As someone who has been interviewing (and employing) people for more than ten years, I’m still amazed at how some very strong candidates (on paper at least) interview so poorly. I’m sure each person I’ve interviewed has really wanted the job. So why are very bright professionals (including lawyers/accountants/engineers/entrepreneurs and sales people) simply not cutting it in interview?
In this two part article, I’ll discuss several reasons in my view for failure in interviews. By far the most important of these is lack of preparation. Too many interviewees believe they are well prepared when in fact they are far from fully prepared. Know the following “knows” and you’ll be in a much better position to secure any job at interview.
1. Know your CV.
Firstly, know your CV. We think we know our CV very well, after all, we did the work, we studied at the schools/universities. That’s true. However, when asked “what are your key responsibilities at your current firm” so few interviewees have a great answer (an eloquent, succinct answer about key responsibilities). Ask yourself this question about each of your previous roles. You should have these polished answers verbatim.
2. Know the company.
Again, this is an obvious point, but so many candidates do not do the requisite research. Look at the website, check the latest news section if there is one, check professional publications on line to see if there are any articles the company has been mentioned in. Look at social media, whether Facebook or Twitter. Doing this detailed research will give you a better understanding of the organisation and help craft any questions you have for the interview.
3. Know the interviewers.
If you haven’t been given names, then call and find out who will be interviewing you. Check their biographies on the company website if available. Review their LinkedIn biography. Have they been quoted in any of the professional publications or involved in any matters in the public eye.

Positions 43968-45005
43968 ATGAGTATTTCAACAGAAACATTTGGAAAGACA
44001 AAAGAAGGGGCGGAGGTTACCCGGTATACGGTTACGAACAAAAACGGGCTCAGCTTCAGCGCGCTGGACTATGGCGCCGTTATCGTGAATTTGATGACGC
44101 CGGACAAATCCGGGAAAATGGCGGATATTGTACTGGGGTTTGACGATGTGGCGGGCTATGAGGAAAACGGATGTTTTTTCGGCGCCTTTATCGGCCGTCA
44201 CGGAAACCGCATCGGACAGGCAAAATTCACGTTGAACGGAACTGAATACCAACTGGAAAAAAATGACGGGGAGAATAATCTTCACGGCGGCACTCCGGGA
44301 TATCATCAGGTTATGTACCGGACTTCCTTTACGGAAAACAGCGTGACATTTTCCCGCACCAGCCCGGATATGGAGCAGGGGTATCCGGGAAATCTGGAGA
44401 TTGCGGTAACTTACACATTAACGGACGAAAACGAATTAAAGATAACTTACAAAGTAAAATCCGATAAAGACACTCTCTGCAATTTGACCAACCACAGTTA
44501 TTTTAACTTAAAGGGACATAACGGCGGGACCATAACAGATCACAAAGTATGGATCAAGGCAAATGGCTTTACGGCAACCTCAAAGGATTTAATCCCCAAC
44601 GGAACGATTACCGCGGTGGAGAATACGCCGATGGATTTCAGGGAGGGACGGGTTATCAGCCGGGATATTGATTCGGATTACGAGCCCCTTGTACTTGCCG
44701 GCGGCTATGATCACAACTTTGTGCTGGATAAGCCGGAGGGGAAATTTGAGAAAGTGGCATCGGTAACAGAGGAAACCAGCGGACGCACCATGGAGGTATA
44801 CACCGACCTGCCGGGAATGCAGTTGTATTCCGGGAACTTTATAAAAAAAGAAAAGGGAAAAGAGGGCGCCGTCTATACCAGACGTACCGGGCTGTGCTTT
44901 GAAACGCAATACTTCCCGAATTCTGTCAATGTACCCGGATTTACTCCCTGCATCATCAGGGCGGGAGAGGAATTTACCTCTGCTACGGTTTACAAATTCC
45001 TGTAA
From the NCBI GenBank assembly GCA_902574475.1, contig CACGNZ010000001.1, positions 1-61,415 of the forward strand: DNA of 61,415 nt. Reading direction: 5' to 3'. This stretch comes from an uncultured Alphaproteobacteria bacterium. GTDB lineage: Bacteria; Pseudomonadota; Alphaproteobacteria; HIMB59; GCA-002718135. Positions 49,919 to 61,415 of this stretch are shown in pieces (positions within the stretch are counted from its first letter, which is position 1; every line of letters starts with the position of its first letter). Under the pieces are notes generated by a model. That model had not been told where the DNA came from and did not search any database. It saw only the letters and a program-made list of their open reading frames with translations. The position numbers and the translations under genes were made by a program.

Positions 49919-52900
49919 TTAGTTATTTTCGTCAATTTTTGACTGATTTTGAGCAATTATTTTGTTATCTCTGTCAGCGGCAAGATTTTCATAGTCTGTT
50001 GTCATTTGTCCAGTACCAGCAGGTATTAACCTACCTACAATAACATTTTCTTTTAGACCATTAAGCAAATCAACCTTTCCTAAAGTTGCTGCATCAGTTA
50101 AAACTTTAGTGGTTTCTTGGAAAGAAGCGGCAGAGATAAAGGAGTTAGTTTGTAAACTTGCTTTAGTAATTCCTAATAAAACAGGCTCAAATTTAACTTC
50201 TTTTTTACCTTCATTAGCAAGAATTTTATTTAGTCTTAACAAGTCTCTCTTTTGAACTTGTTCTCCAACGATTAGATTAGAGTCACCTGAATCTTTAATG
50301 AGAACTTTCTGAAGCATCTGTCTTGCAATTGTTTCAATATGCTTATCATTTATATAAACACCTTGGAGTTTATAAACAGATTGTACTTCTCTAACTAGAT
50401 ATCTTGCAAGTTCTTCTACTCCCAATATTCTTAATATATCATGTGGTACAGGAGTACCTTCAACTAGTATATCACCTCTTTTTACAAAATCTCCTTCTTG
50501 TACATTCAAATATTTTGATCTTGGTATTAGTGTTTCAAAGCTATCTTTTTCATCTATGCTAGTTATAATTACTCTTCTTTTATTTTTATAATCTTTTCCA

4. Know how to apply your background and experience.
Generally, you won’t know in advance what sort of questions will be asked, so it’s important to be as well prepared as possible. Many larger organisations ask competency based questions. “Give an example of using your communication skills/tell us about a difficult situation which has necessitated using your persuasive abilities to influence an outcome.” These questions (and there are a lot of them) operate on the principle that past performance will be a good indicator of future performance. Competency based questions take time to master. As with most things in life, practice makes perfect.
5. Know what NOT to do.
Never criticise your current or former employer. This will almost certainly result in your forfeiting the interview. There are ways to address such issues in interviews and Employment Tiger employment advocates will skilfully help you negotiate such questions.
6. Know the job specification.
Review the job specification carefully. Can you give examples from your past experiences that meet the list of specifications? Once you have identified past experiences that do fit, craft them into suitable and succinct answers. If you have no practical experience, but perhaps academic experience of a point, then state that clearly indicating that you’d be keen to gain a greater practical understanding.
Part Two of this article will follow next month.
Simon Cairns is a Director at Employment Tiger. Tel 0203 468 0999 www.employmenttiger.com